Tourists can only drink inside five-star hotels, where the creative bars range from local Irish pubs to swanky lounges, rooftop settings and nightclubs. It's illegal to be visibly drunk in public in Qatar, and offenders may be arrested. Alcohol-free 'mocktails' are extremely popular among Qatar's Muslim population and are offered in most venues. Coffee is woven into the culture; many cafes now serve single-origin brews as well as Arabic coffee.
Alcohol vs Coffee
Around the country, locals in national dress can be seen drinking Arabic coffee at various atmospheric coffeehouses and restaurants, while playing aldama (a board game with similarities to both draughts and backgammon) and smoking shisha. It's a fascinating (if almost entirely male) scene and visitors wanting to experience local culture should take part during any trip to Qatar.
In direct contrast, and a controversial subculture among Qatar's hardline Muslim population, are the expats who head to five-star hotels with themed bars, pubs, swanky lounges and lively DJ nights, where revellers drink and party into the wee hours. When the clubs kick out, problems can occur. Qatar has a zero-tolerance policy towards people being visibly drunk in public, and those who break the rules could face jail time.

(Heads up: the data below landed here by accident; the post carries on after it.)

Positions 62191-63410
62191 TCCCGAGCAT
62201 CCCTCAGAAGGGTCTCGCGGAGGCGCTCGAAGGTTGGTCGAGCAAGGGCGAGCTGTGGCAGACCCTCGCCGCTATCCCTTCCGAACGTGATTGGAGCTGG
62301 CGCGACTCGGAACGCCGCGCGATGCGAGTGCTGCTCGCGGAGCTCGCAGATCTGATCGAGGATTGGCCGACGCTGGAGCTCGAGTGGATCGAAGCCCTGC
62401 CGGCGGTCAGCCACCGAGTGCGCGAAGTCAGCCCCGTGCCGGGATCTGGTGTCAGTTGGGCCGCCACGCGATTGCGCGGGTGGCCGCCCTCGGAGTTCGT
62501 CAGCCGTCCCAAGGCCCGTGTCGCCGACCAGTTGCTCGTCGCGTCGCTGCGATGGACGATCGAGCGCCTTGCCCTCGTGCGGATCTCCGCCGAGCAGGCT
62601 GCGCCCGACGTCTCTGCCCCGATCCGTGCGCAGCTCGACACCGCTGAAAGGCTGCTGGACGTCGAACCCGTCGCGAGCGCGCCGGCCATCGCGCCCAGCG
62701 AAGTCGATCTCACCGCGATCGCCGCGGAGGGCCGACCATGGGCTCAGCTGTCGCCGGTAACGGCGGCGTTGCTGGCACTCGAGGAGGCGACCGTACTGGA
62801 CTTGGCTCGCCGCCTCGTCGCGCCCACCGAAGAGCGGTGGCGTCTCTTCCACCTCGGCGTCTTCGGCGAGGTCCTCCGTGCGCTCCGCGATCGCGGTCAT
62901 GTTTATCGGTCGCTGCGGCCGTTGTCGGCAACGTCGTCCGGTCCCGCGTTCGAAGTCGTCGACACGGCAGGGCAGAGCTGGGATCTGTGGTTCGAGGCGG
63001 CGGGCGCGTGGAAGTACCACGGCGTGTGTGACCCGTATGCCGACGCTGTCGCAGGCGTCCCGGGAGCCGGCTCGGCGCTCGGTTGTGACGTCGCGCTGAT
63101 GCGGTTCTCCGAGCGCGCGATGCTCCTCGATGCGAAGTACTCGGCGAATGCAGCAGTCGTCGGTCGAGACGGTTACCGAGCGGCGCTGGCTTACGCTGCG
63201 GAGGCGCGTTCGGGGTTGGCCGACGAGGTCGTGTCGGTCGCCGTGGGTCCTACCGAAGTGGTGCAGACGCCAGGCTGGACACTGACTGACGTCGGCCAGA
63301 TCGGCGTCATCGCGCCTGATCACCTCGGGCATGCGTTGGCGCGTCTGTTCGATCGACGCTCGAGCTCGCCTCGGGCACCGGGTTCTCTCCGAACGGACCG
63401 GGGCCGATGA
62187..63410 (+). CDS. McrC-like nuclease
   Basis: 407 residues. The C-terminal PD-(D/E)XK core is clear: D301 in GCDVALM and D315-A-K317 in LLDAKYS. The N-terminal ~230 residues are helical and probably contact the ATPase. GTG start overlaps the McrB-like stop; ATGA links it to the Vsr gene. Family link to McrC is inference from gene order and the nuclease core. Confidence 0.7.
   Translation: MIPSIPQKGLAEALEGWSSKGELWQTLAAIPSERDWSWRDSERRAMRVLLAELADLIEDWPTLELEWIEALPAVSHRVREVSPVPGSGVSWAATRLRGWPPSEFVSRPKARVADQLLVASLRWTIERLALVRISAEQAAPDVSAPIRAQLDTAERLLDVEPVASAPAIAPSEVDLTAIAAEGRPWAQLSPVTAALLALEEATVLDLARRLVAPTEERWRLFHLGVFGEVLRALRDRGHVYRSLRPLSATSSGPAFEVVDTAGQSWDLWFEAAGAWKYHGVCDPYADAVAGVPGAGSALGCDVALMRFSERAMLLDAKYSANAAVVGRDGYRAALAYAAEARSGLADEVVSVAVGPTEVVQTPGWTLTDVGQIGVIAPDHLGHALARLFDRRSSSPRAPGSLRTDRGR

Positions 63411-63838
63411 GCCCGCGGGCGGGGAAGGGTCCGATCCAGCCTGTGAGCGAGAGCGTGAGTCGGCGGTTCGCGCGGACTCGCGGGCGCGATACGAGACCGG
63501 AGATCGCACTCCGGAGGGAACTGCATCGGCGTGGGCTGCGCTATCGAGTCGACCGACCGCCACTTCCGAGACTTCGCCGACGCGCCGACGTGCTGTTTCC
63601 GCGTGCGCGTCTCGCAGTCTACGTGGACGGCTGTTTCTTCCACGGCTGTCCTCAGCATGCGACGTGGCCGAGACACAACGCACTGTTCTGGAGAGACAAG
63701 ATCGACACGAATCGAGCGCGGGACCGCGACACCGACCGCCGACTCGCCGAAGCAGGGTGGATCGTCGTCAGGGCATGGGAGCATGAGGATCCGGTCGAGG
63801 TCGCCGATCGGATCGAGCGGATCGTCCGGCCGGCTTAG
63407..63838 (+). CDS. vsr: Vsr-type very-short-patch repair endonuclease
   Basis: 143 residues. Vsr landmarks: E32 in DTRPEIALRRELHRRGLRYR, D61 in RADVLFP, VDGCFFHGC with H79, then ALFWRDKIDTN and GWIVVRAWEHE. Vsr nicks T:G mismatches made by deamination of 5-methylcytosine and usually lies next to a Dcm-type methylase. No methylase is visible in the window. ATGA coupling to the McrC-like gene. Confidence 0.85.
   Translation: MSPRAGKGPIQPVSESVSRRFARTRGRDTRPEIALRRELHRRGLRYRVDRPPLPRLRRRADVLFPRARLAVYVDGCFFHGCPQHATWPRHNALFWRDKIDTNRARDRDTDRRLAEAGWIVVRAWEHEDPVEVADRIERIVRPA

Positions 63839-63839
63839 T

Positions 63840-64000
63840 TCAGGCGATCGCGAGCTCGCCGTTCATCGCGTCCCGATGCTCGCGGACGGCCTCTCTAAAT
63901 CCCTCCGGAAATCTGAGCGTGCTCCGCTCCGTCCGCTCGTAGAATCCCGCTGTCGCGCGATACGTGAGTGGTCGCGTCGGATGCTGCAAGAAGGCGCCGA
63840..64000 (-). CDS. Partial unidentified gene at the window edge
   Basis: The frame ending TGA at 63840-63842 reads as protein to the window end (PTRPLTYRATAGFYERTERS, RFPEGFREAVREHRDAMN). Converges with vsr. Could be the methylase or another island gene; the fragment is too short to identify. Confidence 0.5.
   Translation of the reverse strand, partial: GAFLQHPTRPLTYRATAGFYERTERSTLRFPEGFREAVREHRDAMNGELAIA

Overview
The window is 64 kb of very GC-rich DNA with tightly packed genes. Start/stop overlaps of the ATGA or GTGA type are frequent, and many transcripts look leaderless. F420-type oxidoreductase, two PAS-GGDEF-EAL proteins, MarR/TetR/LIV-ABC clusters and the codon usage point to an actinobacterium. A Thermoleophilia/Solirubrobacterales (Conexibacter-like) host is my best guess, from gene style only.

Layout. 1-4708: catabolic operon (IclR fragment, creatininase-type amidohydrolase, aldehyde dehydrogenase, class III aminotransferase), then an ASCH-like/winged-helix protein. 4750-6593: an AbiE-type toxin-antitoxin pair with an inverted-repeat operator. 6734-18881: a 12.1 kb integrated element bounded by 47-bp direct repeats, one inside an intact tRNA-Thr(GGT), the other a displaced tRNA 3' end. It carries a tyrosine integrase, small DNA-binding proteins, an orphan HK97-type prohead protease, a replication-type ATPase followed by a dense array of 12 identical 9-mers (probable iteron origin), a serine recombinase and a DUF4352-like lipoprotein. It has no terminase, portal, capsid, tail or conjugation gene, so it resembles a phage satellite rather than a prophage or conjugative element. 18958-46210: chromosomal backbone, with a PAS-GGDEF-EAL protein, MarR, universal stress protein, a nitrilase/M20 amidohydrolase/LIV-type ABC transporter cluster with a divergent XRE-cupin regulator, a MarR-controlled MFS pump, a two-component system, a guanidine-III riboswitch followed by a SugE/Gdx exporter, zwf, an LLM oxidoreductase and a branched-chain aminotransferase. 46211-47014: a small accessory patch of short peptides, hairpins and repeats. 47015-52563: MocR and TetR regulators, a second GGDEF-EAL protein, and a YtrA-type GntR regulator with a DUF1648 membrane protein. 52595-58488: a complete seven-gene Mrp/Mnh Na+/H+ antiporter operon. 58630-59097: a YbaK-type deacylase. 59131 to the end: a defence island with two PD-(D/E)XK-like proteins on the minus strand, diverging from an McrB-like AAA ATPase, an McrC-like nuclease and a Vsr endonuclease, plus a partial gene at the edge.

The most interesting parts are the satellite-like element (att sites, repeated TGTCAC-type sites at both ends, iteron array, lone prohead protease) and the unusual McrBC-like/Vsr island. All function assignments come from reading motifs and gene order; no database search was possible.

For now, Qatar's coffee drinkers and boozers remain in two separate worlds that exist in parallel. However, tensions may rise during the 2022 World Cup, a tournament known for its big drinking culture. Qatar officials have said they will take a more lenient approach to those drinking alcohol during the tournament, although what this means remains to be seen.
While a cup of coffee or a shisha costs a few riyals, alcohol is imported and isn't cheap. However, deals can be found most nights of the week at the hotels' many bars, including ladies' nights, happy hours and themed nights.